I had always wondered how, exactly, it happens. We start out the night in our proper positions: me under the covers with my head on my pillow, the cat curled in in a ball down at the foot of the bed. In this moment, all is right with the world. But at some point in the evening, things change. There is a usurping.
In the wee hours of the night, I come swimming out of a deep sleep to find my face pressed into a seemingly endless expanse of fur. I reach out blindly to readjust my pillow, but I’m trapped in an alien hairy landscape. Somewhere, a mildly irritated muscle twitches, and a tail slaps directly across my upper lip. I mustache you a question, the cat seems to say. Why are you disturbing my rest?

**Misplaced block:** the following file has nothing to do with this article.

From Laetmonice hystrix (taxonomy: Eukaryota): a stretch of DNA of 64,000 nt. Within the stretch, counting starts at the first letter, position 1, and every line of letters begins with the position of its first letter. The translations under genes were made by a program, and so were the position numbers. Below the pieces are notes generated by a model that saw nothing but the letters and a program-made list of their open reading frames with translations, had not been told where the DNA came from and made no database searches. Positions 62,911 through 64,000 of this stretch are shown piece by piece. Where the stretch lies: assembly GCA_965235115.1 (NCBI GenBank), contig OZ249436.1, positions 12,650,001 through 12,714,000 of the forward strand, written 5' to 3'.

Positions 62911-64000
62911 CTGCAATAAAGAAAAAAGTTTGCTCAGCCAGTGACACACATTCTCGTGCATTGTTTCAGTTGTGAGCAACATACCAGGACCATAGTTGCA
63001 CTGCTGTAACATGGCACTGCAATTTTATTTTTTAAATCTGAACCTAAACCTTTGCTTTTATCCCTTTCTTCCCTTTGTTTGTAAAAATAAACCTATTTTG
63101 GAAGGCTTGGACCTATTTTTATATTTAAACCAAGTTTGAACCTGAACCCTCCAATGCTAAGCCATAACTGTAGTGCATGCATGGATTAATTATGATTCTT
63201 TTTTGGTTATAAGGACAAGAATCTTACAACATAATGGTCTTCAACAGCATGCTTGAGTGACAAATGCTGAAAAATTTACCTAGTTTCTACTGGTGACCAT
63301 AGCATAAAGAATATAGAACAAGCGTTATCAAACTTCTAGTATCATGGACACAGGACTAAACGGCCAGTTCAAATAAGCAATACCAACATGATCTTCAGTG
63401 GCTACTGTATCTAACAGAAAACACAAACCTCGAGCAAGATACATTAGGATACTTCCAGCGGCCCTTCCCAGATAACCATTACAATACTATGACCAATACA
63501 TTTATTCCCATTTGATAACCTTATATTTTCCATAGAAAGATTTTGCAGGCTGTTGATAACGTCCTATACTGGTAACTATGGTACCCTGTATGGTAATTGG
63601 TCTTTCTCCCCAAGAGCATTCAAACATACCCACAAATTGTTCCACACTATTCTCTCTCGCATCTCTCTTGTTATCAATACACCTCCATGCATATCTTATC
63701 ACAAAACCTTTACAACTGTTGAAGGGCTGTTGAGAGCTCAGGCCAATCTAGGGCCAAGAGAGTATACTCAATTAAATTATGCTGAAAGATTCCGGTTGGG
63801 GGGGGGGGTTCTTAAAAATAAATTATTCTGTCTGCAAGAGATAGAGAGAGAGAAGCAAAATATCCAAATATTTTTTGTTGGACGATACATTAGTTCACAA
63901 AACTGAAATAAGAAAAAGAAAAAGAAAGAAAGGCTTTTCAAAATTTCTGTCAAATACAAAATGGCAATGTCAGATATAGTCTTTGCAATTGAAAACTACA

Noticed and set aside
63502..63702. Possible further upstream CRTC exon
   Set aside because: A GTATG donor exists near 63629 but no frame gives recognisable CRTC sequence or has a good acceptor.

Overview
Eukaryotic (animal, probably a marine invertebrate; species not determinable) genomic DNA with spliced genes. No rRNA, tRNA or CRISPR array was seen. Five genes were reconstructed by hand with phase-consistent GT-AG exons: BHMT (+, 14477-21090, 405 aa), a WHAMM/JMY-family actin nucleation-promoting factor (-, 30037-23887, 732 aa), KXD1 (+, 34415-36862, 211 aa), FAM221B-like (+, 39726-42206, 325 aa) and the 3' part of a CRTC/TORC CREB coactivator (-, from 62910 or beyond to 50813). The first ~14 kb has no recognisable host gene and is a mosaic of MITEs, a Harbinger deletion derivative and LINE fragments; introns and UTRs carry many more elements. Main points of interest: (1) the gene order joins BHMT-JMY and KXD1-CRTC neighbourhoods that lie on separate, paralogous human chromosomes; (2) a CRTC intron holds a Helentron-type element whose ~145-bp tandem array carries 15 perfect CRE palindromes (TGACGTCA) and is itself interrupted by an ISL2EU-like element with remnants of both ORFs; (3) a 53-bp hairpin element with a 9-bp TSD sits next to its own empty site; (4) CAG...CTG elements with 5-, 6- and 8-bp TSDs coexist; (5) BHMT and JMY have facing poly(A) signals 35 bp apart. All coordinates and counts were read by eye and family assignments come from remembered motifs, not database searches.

I heave myself upwards, spitting out tufts, and unceremoniously dump the cat back where she belongs. In the round fleece-lined bed I specifically purchased for her comfort, which rests at the foot of our own bed despite its unstylish appearance and tendency to collect pine needles. But as soon as I fall back asleep it happens again. Over and over throughout the night, until I give up altogether. I wake up the next day curled awkwardly like a shrimp, my face cranked sideways to find some non-pelt-infused breathing space.
Later, I resentfully use the hose attachment on the vacuum to clean my sheets and pillow, which look like the aftermath of a particularly vigorous waxing session.
The other night I was still awake when the Great Takeover happened, and I admit I was impressed with her technique. Rather than stepping her way up the bed, which might alert me to her presence, she makes her move in one sudden, silent, no-impact leap. A 5,000 FPS camera might accurately capture her approach, but I don’t stand a chance. There’s nothing to do but wait for the inevitable, and floss the tail-hairs from my teeth in the morning.